2,650 MW of installed capacity, more than half of which is in the private sector

According to the Electricity Authority, the country’s electricity capacity has reached 2,650 megawatts. The share of the private sector in this installed capacity is equal to 1511 megawatts. Even the projects completed by the private sector in average at a cost of around 180 million rupees per megawatt, more than 271 billion rupees have been invested in hydropower.

The connected capacity of power projects under the power authority is 661 megawatts and 478 megawatts is connected to the power transmission system from the completed hydroelectric power plant through the authority’s subsidiary company.

Investment of private sector in under construction is 500 billion  

The private sector is still constructing 2,493 MW hydropower projects.

498 billion rupees have been invested even if the investment in private sector hydropower projects under construction is calculated at the rate of 200 million per megawatt. According to IPAN, 31.6 billion rupees have been spent so far at the rate of 20 million rupees per megawatt for hydropower projects with a capacity of 1,553 megawatts under Power Purchase Agreement (PPA). Still 11 thousand 716 MW hydropower projects are waiting for their turn to PPA.

For these projects, the private sector has already spent more than 15 million per megawatt. 175 billion rupees have been spent by the private sector for those projects.According to IPAN, 12,000 megawatt projects are in the process of getting study permits. 72 billion rupees have already been spent on projects that are in the process of obtaining study permits.

IPAN President Krishna Prasad Acharya claims that the private sector’s investment in hydropower will reach over 3 trillion within the next 10 to 15 years. He says that this amount of investment will reach the hydropower projects that have been built so far, are under construction and are going to be built.

Foreign Direct Investment in hydropower

Through the facilitation of the Board of Investment, direct foreign investment has entered into the 900 MW Arun 3rd hydropower project. Arun III project is being built at a fast pace with direct investment from Indian government company.So far, 61 percent of this project has been completed. SJVN Arun III Power Development Company is constructing this project with 70 percent loan and 30 percent self capital investments.

30 percent of the total investment is the promoter SJVN Arun III Power Development Company’s self capital, 60 percent is from 5 banks in India and the remaining 10 percent is loan investment from two banks in Nepal. Out of the fixed cost of Rs 11,000 crore for this project, SJVN, which is owned by the Government of India, has invested 30% of its own capital and 7 banks have invested 70%. Because of this, direct foreign investment in hydropower projects is increasing now.

86 percent of the total foreign investment in hydropower

According to the data of Nepal Rastra Bank, foreign direct investment in Nepal is around 19 billion. In the fiscal year 2078/79, foreign direct investment was 18 billion 560 million rupees.

In that fiscal year, 88.5 percent of the foreign investment was in the industrial sector. Similarly, 3.5 percent foreign investment came in the service sector and 7.9 percent in other sectors.

Out of the total foreign investment in the industrial sector in the last fiscal year, only 86.2 percent of the foreign direct investment was in hydropower projects. According to Rashtra Bank, 19.51 billion foreign direct investments were received in Nepal in the fiscal year 2077/78 and 19.47 billion foreign direct investments in the fiscal year 2076/77. Through the Board of Investment, the Indian company NHPC has received a survey permit to conduct a detailed study of the 750 MW West Seti Reservoir and the 450 MW Seti River-6 Hydropower Project.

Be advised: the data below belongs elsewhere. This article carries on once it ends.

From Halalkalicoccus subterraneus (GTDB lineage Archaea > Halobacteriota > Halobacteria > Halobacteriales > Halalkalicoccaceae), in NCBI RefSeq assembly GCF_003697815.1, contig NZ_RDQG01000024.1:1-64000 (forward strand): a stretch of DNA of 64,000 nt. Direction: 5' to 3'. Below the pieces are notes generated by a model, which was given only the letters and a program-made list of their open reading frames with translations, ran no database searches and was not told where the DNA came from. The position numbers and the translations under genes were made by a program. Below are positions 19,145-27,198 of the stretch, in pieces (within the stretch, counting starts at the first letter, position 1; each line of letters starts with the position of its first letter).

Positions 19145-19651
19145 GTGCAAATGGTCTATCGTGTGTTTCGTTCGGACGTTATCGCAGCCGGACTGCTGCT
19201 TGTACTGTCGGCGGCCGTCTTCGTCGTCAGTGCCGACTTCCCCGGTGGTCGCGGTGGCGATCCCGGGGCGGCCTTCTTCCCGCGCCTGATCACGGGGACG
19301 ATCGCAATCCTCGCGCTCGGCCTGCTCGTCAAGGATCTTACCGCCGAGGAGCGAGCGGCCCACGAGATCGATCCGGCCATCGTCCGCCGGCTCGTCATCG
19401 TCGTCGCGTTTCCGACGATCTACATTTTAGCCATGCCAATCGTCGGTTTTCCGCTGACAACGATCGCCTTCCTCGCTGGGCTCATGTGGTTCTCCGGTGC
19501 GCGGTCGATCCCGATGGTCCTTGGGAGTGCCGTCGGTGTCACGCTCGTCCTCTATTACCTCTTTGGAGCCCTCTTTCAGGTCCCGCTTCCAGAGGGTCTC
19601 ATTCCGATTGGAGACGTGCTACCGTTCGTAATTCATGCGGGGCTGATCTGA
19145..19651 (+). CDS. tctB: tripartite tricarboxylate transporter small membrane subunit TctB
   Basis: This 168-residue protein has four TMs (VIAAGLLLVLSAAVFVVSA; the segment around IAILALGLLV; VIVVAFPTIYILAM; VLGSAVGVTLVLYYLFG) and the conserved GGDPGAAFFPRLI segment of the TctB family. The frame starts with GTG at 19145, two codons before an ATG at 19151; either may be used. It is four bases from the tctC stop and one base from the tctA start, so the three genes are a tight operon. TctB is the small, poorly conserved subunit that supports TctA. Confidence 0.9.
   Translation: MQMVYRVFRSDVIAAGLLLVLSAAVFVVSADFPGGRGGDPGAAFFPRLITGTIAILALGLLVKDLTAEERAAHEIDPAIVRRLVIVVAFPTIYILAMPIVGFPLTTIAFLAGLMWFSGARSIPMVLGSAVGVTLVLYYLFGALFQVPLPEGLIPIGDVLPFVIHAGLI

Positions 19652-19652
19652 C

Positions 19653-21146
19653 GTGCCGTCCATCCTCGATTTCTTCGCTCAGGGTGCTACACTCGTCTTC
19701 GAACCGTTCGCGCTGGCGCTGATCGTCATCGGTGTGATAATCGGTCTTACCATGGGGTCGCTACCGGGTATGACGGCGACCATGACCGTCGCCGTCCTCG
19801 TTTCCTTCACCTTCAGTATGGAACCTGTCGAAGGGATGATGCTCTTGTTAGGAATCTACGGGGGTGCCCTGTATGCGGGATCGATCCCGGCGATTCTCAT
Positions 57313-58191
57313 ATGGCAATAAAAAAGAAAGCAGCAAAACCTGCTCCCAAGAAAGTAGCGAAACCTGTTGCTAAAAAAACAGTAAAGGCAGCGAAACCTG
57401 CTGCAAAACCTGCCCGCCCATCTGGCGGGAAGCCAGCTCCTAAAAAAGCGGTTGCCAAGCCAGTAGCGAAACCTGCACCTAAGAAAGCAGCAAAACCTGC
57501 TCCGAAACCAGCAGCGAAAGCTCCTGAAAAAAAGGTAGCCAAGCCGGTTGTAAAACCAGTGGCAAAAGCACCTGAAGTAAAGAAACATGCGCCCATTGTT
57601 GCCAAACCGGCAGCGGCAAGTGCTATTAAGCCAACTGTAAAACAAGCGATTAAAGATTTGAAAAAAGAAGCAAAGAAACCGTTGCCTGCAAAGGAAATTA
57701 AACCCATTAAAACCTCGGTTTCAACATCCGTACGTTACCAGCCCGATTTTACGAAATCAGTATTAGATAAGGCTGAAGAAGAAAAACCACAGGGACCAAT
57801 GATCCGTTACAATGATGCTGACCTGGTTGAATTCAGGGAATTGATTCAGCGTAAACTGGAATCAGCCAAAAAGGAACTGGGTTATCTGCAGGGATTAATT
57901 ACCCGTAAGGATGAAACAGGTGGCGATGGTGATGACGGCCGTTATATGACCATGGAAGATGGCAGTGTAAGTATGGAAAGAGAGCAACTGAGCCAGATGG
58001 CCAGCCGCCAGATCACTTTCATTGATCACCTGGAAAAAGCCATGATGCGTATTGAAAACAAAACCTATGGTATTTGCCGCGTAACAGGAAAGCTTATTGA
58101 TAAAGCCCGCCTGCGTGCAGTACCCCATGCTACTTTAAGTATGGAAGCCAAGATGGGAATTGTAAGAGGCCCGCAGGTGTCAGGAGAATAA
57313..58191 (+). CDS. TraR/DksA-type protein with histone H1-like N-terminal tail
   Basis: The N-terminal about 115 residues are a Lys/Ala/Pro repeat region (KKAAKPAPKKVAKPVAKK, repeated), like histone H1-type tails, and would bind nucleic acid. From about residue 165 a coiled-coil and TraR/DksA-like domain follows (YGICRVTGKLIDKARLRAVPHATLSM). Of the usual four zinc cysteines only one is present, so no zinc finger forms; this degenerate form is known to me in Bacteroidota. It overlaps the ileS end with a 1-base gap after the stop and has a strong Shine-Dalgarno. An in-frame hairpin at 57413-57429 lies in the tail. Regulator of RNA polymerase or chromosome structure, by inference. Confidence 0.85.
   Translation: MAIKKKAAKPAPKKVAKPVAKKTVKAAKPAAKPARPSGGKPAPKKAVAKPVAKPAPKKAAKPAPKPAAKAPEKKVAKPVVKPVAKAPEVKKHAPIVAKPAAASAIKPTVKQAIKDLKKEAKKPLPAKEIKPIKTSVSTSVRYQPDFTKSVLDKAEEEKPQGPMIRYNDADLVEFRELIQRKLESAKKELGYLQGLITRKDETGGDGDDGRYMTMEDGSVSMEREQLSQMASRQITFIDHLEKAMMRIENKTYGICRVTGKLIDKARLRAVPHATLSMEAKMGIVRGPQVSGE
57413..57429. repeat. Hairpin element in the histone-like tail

NHPC is preparing to invest USD 1,320 million in West Seti hydropower project.

Similarly, the cost of 450 MW Seti River-6 is estimated at 800 million US dollars. Indian company Gandhi Malkiarjun Rao also in the 900 MW Upper Karnali Hydroelectric Project.

  (GMR has already committed to invest approximately 1.6 trillion rupees. Due to the Supreme Court’s interim order last Kartik, the work on the Upper Karnali Hydroelectric Project could not proceed.

The need is high, the investment is low

By the year 2030, the government’s goal is to increase the power generation to 15,000 megawatts. Although the installed capacity has reached 2,650 MW, it is less than the government target. During this period, it seems that about 20 billion rupees more investment in hydropower will be required to complete the projects currently under construction and to complete the projects that are ready for construction. Similarly, the government has set a target of increasing the share of electricity produced from renewable energy sources to 50 percent. The government’s goal is to have 50 percent of public vehicles be electric vehicles and 60 percent of household kitchens with clean energy.

To achieve this goal, an annual investment of more than 600 billion rupees is required. However, at present, the government is allocating a budget equal to one billion rupees for hydropower. On the other hand, even in the banks that invest in hydroelectricity, the amount eligible for loan investment is only 300 billion rupees. Because of this, there is still a lack of investment to meet the ambitious goals of the government.

Read Previous

Use of New Technology in Construction and Operation of Hydropower Projects

Read Next

Rising production and slow consumption growth: fears of power wasting during monsoons

Leave a Reply

Your email address will not be published.